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Kit Fang

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  • iPad (2) only recognises charger for about 20 seconds then won't charge?

    I plug the charger in and the iPad recognises it (the charging icon appears) for about 20 seconds. After this, the icon disappears and it stops charging. I've tried restarting and resetting - does anyone have any ideas? This is totally out of the blue, as it's been charging fine until last night.

    1 AnswerPDAs & Handhelds6 years ago
  • How to get cakes to rise?

    I've been making cakes, pastries, muffins and the like for years, using recipes from the Internet, cookbooks by Nigella and Delia, and even cookery text books (my nan was a chef) but not a single thing I have ever made has (as far as I can remember) risen in the oven. I'm fed up of serving flat cakes and stumpy muffins, but have no idea what I'm doing wrong. I follow recipes exactly and use a reasonably new fan oven, if that makes any difference?

    6 AnswersCooking & Recipes8 years ago
  • Yahoo Email failure notice - sender rejected?

    I'm applying for a job abroad and have been asked to email over some information. I've tried sending this twice now through my Yahoo! account, and both times have received a failure message stating "Connected to but sender was rejected.

    Remote host said: 550 5.7.1 Access denied" What does this mean, and is there any way I can get around it? I was only give 24 hours to provide the information otherwise I'm kicked out of the running for the job, so really need to get this email sent in the next few hours!

    Thank you

    1 AnswerOther - Yahoo Mail8 years ago
  • In the 1800s how long would it take to get from Britain to Hobart, Tasmania?

    I'm helping my gran research her family tree, and she's got an ancestor who was sent to Tasmania from the UK for 7 years hard labour in April 1827. We know he was definitely on the ship when it left, but we've not found any trace of him arriving, so to try and narrow down the dates a bit more I wondered if anyone knew how long it would typically take for these convict ships to leave the UK (I assume from Southampton) and arrive in Tasmania at this time?

    3 AnswersHistory8 years ago
  • What's life really like in New Zealand for an immigrant?

    I've been thinking about moving to New Zealand as a teacher - it's a country I've always wanted to move to eventually, and hopefully I'll soon have the qualifications to do it. As you'd expect everything you hear from the immigration service and the like is positive, and New Zealand has a reputation as being a nice place, but I'd heard a few stories now from British migrants who say there's a lot of racism - even some being told by companies that they'd 'never employ a pom' or getting abuse from the parents of the children they teach. What's the real New Zealand like, for people who move out there? I don't really want to spend all that effort moving abroad, if it's really as awful as some of these people say.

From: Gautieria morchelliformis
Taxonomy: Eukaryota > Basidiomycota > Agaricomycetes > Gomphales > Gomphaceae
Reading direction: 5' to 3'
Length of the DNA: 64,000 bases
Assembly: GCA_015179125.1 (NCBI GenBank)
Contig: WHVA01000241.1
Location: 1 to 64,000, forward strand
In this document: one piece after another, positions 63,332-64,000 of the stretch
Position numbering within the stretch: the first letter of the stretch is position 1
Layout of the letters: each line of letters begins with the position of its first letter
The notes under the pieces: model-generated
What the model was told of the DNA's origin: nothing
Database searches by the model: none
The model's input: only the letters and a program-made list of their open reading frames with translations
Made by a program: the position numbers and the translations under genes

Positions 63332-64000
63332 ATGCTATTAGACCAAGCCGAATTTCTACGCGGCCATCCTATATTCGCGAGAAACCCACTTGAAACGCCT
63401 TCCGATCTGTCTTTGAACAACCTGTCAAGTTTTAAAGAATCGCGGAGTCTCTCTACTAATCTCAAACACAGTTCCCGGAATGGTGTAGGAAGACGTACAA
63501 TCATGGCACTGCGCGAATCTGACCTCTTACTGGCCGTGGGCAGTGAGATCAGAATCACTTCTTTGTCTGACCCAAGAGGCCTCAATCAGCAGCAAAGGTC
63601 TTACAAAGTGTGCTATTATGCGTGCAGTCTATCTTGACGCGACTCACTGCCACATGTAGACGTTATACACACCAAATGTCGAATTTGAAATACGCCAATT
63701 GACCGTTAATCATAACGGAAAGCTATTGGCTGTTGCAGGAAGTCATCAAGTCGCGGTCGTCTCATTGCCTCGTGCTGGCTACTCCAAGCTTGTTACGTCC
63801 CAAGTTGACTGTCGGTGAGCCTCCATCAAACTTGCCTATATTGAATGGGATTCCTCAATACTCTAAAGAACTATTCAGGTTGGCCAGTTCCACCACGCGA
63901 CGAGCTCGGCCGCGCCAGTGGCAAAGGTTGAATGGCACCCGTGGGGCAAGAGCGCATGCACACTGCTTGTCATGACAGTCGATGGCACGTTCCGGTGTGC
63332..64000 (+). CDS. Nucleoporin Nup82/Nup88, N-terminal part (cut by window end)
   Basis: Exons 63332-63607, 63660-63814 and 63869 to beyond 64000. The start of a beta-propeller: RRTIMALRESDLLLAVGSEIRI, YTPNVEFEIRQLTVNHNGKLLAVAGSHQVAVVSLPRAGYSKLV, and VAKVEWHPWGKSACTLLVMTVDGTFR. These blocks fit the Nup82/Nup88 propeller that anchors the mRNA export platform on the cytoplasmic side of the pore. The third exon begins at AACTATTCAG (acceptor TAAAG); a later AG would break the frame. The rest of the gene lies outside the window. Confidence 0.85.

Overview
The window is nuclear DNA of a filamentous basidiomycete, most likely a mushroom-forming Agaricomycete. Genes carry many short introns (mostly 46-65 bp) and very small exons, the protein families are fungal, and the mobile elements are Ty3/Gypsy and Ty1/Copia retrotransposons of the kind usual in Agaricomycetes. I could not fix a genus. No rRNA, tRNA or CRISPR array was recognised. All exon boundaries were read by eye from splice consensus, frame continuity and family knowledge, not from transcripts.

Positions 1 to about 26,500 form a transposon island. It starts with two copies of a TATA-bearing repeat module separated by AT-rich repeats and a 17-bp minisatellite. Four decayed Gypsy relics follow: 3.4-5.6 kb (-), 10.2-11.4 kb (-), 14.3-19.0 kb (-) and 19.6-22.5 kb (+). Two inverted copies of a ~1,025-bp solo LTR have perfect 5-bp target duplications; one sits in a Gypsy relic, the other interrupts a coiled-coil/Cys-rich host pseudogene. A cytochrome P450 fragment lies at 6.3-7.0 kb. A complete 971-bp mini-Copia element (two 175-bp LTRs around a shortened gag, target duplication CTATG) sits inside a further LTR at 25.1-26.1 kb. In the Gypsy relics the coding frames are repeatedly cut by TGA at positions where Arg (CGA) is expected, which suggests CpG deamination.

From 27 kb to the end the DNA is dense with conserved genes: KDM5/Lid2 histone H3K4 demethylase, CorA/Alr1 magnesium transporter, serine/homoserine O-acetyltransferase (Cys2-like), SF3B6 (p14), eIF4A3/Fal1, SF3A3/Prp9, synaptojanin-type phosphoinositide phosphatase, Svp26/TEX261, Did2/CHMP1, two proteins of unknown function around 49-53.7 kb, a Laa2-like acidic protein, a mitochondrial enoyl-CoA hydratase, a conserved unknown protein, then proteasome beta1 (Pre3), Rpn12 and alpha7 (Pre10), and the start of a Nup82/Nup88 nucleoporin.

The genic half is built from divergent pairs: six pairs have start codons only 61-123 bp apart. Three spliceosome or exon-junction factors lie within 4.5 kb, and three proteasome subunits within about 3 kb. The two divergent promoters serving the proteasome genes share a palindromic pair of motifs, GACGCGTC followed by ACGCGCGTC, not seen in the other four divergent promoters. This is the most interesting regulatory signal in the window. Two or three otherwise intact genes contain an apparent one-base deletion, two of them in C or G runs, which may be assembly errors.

4 AnswersChristchurch8 years ago
  • What is this cloud called, and what causes it?

    I spend a fair amount of time skiing in the Alps, and a few times have seen this 'UFO cloud' (as my nephew describes it) hovering over Mt. Blanc - it just seems to form out of a clear sky, and then drift away again.

    I've never seen anything like it, this doughnut shape, anywhere else, and wondered if there was any particular name for it, or if anyone knows what causes it (the height of the mountain, for example)?


    3 AnswersWeather9 years ago
  • Why are all the Republican nomination elections not held on the same day?

    It seems a little strange that the vote in each state takes place at a different time, meaning it takes months for the outcome to be clear. It also seems rather undemocratic. Someone who does badly in one state can't really make a come-back, as they've already been cast as the loser, where if all the votes were held at the same time, the outcome could be quite different. Why not just have the vote on one day, across the country?

    6 AnswersElections9 years ago
  • What do you think of the proposed banking reforms?

    The people I know who work for high-street banks say they believe it will lead to less and more expensive lending (if you take away the part of the business that makes money, what exactly are they supposed to lend with?) and whilst the most extreme are considering only taking on customers that are 'worth it' (i.e. rich) in future, all reckon the cost of simply having a basic current or savings account will go up.

    What do you think about the proposal to separate the 'risky' and 'high street' parts of the banks? Are you willing to pay more for safer banking?

    16 AnswersPolitics9 years ago
  • What do these categories mean (driving licence?)?

    I've been asked by my employer to detail what vehicles I'm allowed to drive, and I've checked out the direct-gov website but it wasn't too clear. Under the categories bit of the licence it says B, B1, and fkp - I know what the first two mean, but what does the fkp mean? Thanks.

    3 AnswersOther - Cars & Transportation9 years ago
  • Do any UK courts use gavels?

    I know that (despite what is shown on TV) gavels are not used by judges in criminal courts in the UK, but I also remember many years ago someone telling me that some courts do use them (in civil cases, or something like that). Is this true, and if so, which courts/cases are they used in?

    4 AnswersLaw & Ethics10 years ago
  • Do you think it's right to criticise the emergency services in the Bird case?